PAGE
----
August 19, 2020
By Charlie Craven
Foamy drys seem to have taken over as the flies of choice for dry/dropper rigs these days, and guides love them for strike indicators as well as an occasional, surprising eat. Foam bugs are easily maintained, buoyant, and durable, and in most cases, are pretty easy to see on the water. What they generally lack, however, is actually getting eaten. Many of these pseudo-indicators are so heavily dressed for flotation that their realism and fish foolery suffer. Cue Jack Dennis, fly tying O.G. and the guy all of us now-getting-old guys learned to tie from. Dennis came up with his Amy’s Ant pattern around the year 2000, and took foam flies into a whole new realm.
Jack named this fly after his daughter Amy, and it’s the alliteration of her name coupled with its lineage that made him go with the “Ant” part of its surname. Amy’s Ant is anything but an actual ant imitation, but does a stellar job of crossing over for a hopper, cicada, and stonefly all while being tough, durable, and exceedingly buoyant.
Amy’s Ant isn’t a “guide fly” as it requires a solid set of tying skills and particular care with proportions and thread control. Combining foam, Krystal Chenille, a bit of trimmed down hackle, a pile of lively rubber legs, and some elk hair topping a flashy underwing, Amy’s Ant is beautifully generic enough to cross over for a variety of dietary staples in the trout world.
The trimmed hackle palmered through the shiny Krystal Chenille body sets this fly low on the surface, while the double-layer foam overbody allows for a bit of color variegation as well as a built-in life preserver to keep it on top even after repeated assaults. The elk-hair wing sits at just the right angle to make the fly super visible even in choppy water, and assures the fly lands upright every time. The shape of the foam head helps to spread out the hair a bit to imitate the fluttering wings of a bug in trouble.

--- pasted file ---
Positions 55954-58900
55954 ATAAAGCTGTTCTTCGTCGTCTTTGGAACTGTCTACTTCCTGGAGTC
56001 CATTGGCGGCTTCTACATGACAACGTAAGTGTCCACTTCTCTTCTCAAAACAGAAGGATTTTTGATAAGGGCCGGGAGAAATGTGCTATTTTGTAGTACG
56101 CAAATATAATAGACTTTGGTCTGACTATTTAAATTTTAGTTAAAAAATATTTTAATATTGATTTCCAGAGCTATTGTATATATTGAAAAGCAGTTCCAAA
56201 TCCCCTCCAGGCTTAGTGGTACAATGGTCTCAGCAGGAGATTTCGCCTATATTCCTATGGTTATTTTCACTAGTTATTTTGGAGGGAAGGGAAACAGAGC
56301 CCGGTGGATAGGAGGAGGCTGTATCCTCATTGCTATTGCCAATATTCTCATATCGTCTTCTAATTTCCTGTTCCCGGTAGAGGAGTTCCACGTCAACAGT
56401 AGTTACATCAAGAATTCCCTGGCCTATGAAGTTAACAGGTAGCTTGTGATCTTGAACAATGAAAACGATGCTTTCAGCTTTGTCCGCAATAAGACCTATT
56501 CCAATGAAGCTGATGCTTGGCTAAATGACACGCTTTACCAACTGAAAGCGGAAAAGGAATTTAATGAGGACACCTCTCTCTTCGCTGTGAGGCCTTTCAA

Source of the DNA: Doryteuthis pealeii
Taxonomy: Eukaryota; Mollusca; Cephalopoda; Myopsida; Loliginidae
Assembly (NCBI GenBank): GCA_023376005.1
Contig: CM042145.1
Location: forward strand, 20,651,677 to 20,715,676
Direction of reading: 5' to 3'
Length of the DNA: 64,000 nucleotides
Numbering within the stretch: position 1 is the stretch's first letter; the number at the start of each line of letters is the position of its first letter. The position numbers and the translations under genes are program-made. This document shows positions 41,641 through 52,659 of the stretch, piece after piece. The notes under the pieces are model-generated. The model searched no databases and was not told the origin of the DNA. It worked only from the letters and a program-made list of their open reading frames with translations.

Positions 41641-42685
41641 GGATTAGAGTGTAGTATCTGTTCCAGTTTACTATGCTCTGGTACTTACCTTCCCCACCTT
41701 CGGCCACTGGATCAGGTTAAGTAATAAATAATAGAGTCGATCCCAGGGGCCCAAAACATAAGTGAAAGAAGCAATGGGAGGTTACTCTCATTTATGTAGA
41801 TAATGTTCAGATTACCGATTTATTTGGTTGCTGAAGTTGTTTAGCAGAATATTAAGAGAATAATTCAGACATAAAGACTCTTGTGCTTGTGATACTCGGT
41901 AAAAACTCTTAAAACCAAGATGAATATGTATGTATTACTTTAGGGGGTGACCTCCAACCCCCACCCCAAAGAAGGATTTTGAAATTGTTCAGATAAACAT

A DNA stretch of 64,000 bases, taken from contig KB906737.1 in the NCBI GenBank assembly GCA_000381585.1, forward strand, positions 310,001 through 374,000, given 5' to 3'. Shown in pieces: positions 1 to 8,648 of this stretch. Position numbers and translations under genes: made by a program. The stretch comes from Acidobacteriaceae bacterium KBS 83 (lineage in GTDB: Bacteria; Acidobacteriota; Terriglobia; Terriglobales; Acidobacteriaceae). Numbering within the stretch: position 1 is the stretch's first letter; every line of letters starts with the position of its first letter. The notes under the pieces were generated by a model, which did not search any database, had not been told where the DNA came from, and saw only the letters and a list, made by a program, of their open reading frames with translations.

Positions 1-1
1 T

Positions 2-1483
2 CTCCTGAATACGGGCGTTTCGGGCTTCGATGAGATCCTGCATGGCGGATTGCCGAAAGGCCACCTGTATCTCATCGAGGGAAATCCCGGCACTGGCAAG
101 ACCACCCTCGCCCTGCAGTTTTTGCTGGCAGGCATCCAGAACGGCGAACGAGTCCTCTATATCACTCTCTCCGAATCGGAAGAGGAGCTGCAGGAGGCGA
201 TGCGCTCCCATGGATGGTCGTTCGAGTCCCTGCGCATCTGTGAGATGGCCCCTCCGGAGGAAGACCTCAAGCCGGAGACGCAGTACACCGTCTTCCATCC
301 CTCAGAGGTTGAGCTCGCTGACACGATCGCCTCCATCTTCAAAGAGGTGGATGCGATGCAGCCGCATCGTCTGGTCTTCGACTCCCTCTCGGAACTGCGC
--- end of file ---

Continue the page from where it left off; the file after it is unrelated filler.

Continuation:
A splash of multicolored flash as an underwing, and two sets of long rubber legs complete the fly and add fish attracting-sparkle and movement.
My friend Pat Dorsey loves this pattern as much or more than I do. Dorsey is a guide, and a field editor for Fly Fisherman, and has guided more days than your favorite three guides put together. His home water is the South Platte here in Colorado, and it’s famous for its picky, small-fly-oriented denizens. Dorsey regularly crushes these snooty fish with a #8 olive Amy’s Ant, much to the chagrin of those throwing size 22 micro emergers.
Typically the Amy’s Ant is fished on a stout 0X to 3X leader, most often with a beadhead dropper like a Two Bit Hooker or Pat’s Rubber Legs riding along underneath. Fished close to the bank as a single fly, Amy’s Ant fools some of the pickiest fish into making that mistake we all hope for. It’s a versatile summertime dry that imitates a plethora of insects, and acts as a simple attractor when needed.
As I sat down to write this article, I messaged Jack Dennis, who replied with a fairly complicated storyline regarding this fly, and its inception at the hands of his wife and then soon-to-be Vice President Dick Cheney. It seems the two were paired up as a team in the Jackson Hole One Fly event, and they conspired to get Jack to design a fly for them. Jack mashed up his original Amy’s Stone pattern with a Chernobyl Ant and a couple other Western patterns he had taken a liking to, and the result is what you see here.
The Dennis/Cheney team came in fourth using this fly, but the first- as well as last-place teams used it as well! Cheney was later interviewed during a fishing segment for an outdoor television show. When asked what his favorite fly was, he named Amy’s Ant.
Dennis immediately imagined the money rolling in from such a high-profile endorsement, and was excited to see the broadcast, but that just happened to be the week of 9/11, and the episode was never shown. Despite all that, Amy’s Ant became hugely popular and is Dennis’s most popular and best-selling pattern. That’s endorsement enough.